In 2016, Dodge Date released its Construction Outlook, which predicted single-family construction would see a 20% increase in the following year, while multifamily construction was expected to post a 7% gain after several years in the double-digit increases. Early data from 2017 broadly confirms these projections; however, there’s a major new wrinkle as experts try to forecast growth in the housing market in 2018.
The reason? New steel and lumber tariffs signaled by the Trump administration.
The tariff’s are extremely controversial, to say the least, and it’s extremely difficult to predict how these tariff’s would affect residential construction spending, if they do indeed come to pass.
Here’s what we do know: the administration wants to adopt new steel and aluminum tariffs. The new tariffs would see a 25% increase for steel and a 10% increase for aluminum. The goal of these tariff increases is to bring life back to the American steel industry, where 143,00 workers are currently employed. However, the Wall Street Journal and others have stated the tariffs would ultimately hurt American workers, as well as make housing more expensive for everyday Americans.
The construction industry would likely be hit pretty hard by these tariffs as well, resulting in bad news for renters and potential home buyers. As housing supply continues to diminish, demand is rising more than ever, which could lead to rising rents and housing prices. According to City Lab, roughly half of American steel imports go into construction, with a large part of that steel going into housing.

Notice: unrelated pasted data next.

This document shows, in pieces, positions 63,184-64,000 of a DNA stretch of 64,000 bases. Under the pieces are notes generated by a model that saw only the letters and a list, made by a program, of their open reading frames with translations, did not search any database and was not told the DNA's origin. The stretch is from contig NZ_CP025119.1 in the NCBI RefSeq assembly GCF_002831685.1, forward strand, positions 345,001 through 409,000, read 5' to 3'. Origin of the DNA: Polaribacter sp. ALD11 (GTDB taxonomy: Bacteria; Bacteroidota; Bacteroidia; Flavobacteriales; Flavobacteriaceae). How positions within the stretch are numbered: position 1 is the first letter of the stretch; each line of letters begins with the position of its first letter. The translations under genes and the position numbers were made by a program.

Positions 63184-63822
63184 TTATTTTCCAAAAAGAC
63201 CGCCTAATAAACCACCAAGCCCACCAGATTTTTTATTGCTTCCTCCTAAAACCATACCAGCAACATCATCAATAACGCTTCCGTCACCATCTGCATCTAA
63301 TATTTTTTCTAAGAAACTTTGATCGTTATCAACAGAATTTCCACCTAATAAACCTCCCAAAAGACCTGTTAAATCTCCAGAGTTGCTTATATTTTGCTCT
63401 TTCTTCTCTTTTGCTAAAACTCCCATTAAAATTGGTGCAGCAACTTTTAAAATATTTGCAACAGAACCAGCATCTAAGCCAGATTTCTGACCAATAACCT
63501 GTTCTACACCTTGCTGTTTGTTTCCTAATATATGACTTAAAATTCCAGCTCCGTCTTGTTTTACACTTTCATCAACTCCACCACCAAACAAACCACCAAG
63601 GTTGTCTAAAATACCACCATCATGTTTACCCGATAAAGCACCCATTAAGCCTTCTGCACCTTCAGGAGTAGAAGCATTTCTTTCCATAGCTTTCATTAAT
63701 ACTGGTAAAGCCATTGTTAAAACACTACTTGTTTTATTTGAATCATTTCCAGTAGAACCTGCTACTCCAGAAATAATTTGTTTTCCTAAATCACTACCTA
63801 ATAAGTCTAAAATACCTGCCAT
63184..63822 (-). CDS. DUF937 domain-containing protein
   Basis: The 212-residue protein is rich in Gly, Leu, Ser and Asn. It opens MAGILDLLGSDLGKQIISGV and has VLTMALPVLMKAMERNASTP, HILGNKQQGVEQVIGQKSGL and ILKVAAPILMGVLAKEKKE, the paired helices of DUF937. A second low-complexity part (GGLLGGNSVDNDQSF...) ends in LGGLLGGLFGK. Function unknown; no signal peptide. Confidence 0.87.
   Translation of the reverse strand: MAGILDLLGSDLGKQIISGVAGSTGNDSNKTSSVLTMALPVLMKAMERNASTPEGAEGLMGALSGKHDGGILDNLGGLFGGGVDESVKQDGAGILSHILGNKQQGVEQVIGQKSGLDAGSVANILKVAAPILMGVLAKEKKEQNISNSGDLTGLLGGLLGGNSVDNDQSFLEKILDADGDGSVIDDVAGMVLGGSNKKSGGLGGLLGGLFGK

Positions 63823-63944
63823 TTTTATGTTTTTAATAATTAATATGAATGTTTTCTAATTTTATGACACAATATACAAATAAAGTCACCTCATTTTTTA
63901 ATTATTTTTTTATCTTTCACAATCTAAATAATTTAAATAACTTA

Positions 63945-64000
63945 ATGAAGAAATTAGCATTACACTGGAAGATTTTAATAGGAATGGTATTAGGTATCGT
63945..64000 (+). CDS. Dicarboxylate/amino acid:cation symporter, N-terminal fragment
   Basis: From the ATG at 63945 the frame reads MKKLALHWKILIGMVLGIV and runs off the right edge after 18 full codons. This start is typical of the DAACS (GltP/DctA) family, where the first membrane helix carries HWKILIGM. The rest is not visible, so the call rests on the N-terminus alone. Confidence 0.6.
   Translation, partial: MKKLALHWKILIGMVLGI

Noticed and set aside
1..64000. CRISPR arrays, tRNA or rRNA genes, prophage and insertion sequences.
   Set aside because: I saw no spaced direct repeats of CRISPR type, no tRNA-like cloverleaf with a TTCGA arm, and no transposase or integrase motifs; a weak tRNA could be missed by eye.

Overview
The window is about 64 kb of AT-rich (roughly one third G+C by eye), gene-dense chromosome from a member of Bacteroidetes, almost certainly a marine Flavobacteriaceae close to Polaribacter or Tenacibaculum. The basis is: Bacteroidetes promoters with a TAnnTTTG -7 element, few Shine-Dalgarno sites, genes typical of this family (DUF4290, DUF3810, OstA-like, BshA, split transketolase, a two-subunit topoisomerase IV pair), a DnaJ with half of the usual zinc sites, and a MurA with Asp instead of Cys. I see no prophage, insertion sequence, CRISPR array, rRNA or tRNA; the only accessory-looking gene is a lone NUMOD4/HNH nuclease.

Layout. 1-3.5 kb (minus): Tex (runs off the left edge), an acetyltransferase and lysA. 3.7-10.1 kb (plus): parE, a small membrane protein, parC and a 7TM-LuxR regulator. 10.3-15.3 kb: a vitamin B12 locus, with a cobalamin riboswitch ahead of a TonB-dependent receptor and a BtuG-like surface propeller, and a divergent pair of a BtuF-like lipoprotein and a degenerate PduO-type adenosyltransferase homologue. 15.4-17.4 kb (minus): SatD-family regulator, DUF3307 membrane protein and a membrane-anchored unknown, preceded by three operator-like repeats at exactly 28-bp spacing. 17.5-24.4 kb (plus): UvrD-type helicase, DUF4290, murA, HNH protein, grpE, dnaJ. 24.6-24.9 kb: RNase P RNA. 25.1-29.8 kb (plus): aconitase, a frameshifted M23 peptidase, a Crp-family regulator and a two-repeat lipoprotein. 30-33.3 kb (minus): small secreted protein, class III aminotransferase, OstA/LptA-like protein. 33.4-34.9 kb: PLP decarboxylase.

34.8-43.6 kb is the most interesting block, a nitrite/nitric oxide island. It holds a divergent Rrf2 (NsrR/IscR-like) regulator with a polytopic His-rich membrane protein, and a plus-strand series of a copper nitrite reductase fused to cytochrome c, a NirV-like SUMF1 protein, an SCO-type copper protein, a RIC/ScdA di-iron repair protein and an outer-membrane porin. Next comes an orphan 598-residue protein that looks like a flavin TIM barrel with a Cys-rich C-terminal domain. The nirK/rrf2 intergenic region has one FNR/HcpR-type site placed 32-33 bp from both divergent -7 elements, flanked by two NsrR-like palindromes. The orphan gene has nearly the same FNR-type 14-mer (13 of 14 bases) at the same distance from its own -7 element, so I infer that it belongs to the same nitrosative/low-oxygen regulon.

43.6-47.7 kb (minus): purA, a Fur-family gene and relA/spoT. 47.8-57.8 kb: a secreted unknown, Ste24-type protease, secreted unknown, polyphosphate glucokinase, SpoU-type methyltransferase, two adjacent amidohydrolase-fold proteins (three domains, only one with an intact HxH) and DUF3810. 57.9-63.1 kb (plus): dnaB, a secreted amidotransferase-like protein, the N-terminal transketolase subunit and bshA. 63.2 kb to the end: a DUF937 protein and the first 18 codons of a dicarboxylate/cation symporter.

Senior economist at Zillow, Aaron Terrazas, pointed out just how much prices are going up already.
“Those costs have largely been passed along to consumers, and you’ve seen new home prices touch new highs,” Terrazas said.
According to Market Watch, the price of lumber jumped almost 15%, which would add $6,000 to $10,000 to the cost of a median-priced home. Also, the price of an average multi-family home would increase by $478, per unit.
This is coming at a bad time for renters and potential home buyers, and in many cities affordable housing units are practically disappearing already. The White House may have good intentions to try to help the workers in the steel and lumber industries in the United States, but experts fear their attempt to protect workers just may do more harm than good.